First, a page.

• Lara on 07.20.2017 at 12:21 pm

    Thank you, Deniz, for sharing your story, and thank you to Carlos Soler and the BU production team for creating this video. The mainstream media in America often portrays immigrants to the U.S. as coming here in order to gain, in order to take. Rarely does the media force us to consider what immigrants have to give up or leave behind when they come to the States. My parents were Egyptian immigrants to Canada in the early 1970s, then the U.S. in the 90s, and your story and video was very touching for me. While I understand that culture and society always change, whether in Turkey or the U.S., there is something about American society that can be particularly isolating for people, immigrant and non-immigrant alike. Living in Egypt for a year for my own research made me see how much easier it is to create a strong network of close friends there, and how much more time and energy it takes to do the same in America. I am happy that you found happiness and solace in art making, Deniz, especially because I am doing my PhD at the History of Art and Architecture here at BU. Wishing you all the best at BU in the coming semesters!

  • Venitra DeGraffenreid on 07.21.2017 at 6:11 pm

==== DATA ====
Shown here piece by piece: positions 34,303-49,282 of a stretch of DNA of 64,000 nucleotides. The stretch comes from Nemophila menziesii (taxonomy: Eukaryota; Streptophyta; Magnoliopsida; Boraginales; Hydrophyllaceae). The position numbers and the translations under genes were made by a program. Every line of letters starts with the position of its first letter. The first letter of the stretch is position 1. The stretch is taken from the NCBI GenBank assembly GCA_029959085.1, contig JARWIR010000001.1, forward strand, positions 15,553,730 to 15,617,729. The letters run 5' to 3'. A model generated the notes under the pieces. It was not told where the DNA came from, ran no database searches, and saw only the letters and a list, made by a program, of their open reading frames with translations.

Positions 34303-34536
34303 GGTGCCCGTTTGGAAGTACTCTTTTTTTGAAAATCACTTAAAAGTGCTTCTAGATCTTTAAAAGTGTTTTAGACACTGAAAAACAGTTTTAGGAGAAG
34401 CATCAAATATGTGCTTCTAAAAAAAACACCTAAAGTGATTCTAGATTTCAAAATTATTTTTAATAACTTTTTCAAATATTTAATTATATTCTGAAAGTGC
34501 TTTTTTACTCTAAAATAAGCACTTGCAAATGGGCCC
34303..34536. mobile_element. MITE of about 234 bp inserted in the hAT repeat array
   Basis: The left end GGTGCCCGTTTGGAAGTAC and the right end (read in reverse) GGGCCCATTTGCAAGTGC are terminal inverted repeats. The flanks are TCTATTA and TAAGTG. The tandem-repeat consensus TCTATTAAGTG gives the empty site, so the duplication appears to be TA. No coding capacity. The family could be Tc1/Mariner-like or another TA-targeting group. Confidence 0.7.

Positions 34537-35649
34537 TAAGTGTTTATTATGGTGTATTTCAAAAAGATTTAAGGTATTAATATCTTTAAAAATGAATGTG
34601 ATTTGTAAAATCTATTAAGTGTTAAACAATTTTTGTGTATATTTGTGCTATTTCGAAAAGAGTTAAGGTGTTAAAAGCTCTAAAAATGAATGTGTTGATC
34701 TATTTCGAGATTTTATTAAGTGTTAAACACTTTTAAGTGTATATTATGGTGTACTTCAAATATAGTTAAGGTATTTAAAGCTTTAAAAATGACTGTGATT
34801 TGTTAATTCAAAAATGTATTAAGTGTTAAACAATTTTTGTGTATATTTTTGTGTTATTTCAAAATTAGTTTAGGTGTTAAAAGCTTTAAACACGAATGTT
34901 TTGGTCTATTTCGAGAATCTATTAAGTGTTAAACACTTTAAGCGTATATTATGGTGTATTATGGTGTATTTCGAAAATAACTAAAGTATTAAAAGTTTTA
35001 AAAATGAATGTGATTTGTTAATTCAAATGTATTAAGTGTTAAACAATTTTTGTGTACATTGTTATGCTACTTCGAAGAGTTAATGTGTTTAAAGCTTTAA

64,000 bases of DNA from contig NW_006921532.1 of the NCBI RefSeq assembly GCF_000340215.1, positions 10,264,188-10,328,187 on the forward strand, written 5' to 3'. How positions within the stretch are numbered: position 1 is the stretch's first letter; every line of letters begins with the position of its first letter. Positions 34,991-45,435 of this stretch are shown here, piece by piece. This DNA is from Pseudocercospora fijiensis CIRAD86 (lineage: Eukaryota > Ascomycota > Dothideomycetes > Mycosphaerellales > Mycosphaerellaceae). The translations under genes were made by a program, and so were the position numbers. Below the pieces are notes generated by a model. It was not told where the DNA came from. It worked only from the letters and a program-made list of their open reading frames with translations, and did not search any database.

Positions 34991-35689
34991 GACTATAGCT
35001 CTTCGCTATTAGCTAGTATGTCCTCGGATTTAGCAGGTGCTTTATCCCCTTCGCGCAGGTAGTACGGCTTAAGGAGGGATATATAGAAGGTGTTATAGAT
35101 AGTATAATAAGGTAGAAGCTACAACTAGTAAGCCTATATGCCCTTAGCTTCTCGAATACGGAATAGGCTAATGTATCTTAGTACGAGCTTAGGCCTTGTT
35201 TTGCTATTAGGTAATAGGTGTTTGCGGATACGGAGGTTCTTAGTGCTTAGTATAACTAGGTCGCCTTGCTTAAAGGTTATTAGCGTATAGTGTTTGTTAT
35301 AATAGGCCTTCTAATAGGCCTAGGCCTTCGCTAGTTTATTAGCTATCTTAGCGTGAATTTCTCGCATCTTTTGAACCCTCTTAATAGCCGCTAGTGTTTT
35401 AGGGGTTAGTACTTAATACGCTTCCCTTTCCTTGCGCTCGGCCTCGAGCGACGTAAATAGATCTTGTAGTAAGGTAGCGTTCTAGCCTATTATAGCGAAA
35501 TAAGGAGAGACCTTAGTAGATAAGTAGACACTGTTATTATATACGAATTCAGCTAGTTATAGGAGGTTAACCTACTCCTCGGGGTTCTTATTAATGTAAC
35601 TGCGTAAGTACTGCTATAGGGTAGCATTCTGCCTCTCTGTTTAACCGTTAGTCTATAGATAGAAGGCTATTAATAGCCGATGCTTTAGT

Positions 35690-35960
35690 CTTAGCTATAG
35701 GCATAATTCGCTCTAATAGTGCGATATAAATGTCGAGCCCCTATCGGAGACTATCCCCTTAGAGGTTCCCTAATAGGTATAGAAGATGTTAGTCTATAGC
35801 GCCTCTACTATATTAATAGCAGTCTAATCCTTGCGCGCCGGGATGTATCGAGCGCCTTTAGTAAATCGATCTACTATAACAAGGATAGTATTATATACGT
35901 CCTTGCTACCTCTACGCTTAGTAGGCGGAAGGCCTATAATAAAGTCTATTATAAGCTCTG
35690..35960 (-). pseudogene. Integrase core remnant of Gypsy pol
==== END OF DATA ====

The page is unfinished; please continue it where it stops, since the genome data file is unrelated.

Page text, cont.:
Dear Deniz,

    I stumbled upon this today. I applaud you for your honesty and bravery in acknowledging and fighting to conquer your depression. As your elementary school librarian, I knew that you were a young lady that was going to conquer the world! I think that is why your story is so moving; no matter what your background, it is difficult being a stranger in a strange land, and is occasionally painful.

    I hope that Sergei gives Turkey another chance. As you know, Deniz, I lived in Ankara for seven years. I had a child there and lost my husband there. Nevertheless, despite living in other cultures and being in the US for the last seven, I still consider Turkey home. The warmth and kindness of the people cannot be paralleled, and I recall many wonderful weekends in the Ankara Castle, as well as exploring other parts of the city. I know things are changing, and the political situation is a little disturbing, but I will always love Ankara and Turkey.
    You are a wonderful, brave, vivacious young woman, and I am proud to know you. If you ever visit Ohio, please look me up!